Taking place almost entirely in 1895, the natural habitat for Sherlock Holmes (Benedict Cumberbatch) and Doctor Watson (Martin Freeman), “The Abominable Bride” is an unusual episode that allows the modern retelling of the detective’s adventures to journey back to his original hunting grounds. After a brief reintroduction the characters, things start in earnest when Lestrade (Rupert Graves) brings the pair an unusual case of a suicidal bride whose ghost has appeared multiple times to wreak havoc.
The holiday special works fairly well until its final act where it stalls trying to incorporate the show’s current storyline with the unsolved mystery (rather than just allowing the tale to exist on its own).
Available on both Blu-ray and DVD, extras include an extended featurette on the episode and the series, a Q&A about the series, a production diary, and shorter featurettes on the show’s writing and various aspects of recreating the look of 19th Century London for the episode.
With a super-powered D’Hoffryn unmasked as the true big bad of the season, Season Ten’s final arc continues with infighting among Buffy and the Scoobies as there never seems to be enough blame in this issue for the choices each characters has made.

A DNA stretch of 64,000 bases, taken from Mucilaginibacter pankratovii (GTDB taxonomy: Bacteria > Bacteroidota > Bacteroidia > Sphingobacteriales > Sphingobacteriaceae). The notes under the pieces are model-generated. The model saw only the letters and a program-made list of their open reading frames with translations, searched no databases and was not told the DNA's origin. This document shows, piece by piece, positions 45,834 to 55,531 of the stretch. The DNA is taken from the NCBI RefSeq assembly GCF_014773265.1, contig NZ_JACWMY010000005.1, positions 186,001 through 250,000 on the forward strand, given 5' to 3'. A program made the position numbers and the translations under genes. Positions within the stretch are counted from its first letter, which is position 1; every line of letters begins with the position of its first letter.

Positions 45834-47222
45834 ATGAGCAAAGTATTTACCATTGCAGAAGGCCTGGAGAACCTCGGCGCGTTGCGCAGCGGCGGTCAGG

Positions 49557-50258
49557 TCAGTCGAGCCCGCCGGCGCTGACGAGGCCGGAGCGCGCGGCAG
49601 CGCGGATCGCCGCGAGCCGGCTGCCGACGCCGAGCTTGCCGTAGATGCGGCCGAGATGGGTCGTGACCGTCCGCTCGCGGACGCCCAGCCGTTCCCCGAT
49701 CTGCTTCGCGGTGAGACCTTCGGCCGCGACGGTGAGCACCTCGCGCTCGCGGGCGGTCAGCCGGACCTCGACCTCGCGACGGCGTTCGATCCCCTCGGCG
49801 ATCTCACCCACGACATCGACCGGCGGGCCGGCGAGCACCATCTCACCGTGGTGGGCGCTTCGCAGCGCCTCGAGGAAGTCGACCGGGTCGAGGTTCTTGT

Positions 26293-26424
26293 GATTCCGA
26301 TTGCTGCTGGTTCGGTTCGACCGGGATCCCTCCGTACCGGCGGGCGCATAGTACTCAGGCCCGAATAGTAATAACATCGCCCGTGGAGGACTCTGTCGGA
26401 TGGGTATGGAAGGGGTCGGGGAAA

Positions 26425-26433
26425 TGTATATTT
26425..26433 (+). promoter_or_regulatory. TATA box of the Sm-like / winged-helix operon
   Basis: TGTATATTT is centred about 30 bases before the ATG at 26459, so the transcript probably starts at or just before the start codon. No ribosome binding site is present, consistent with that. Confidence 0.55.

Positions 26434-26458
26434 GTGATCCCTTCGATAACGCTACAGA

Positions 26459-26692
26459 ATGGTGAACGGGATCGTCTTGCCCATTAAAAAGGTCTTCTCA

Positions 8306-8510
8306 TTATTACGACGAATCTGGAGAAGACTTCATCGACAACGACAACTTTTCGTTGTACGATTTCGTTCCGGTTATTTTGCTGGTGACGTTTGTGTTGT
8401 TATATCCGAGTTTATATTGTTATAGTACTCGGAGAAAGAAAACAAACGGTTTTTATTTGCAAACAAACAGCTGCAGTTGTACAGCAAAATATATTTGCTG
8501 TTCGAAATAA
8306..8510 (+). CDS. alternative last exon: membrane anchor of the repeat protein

Despite “Hush” and the introduction of Tara, Season Four is the weakest of Buffy the Vampire Slayer‘s seven seasons on television. Giving the characters enough space to grow, and grow apart, eventually led to harsh words and incriminations amongst the group (although that time it needed a push by Spike to get things started).
In much the same matter events unfold here with the Scooby Gang at each other’s throats. And, I’d suspect, things will be solved in near identical fashion as the group will come together for a big group hug and final battle before the last minute.
While Reese (Jim Caviezel) and Finch (Michael Emerson) are stuck in a medical ward attempting to prevent a deadly outbreak caused by one of Samaritan‘s agents (Joshua Close) all to kill two targets discretely, fans are likely going to be far more psyched with what’s happening in the episode’s B-story. Still fighting to differentiate between reality and the thousands of virtual reality simulations Samaritan has forced her to run, Shaw (Sarah Shahi) makes her latest escape attempt. And, at least based on what the episode offers the audience, this one might even be real.
When DC needed to find a way to write themselves out of the mess Ron Marz had made of Green Lantern they called Geoff Johns. Although it’s led to a never-ending rainbow war of ring-weilders and Blackest Night, Johns was able to find a way to bring back Hal Jordan and right a ship which had been taking one far too much water for far too long.
I’ve been worn down by the New 52. DC’s gritty 2011 reboot chose (seemingly at random) what to keep and what to toss away (including decades of established continuity). DC Universe: Rebirth #1 offers something missing in the heart-shaped hole at the middle of the New 52 – an understanding and acknowledgement that every moment is precious.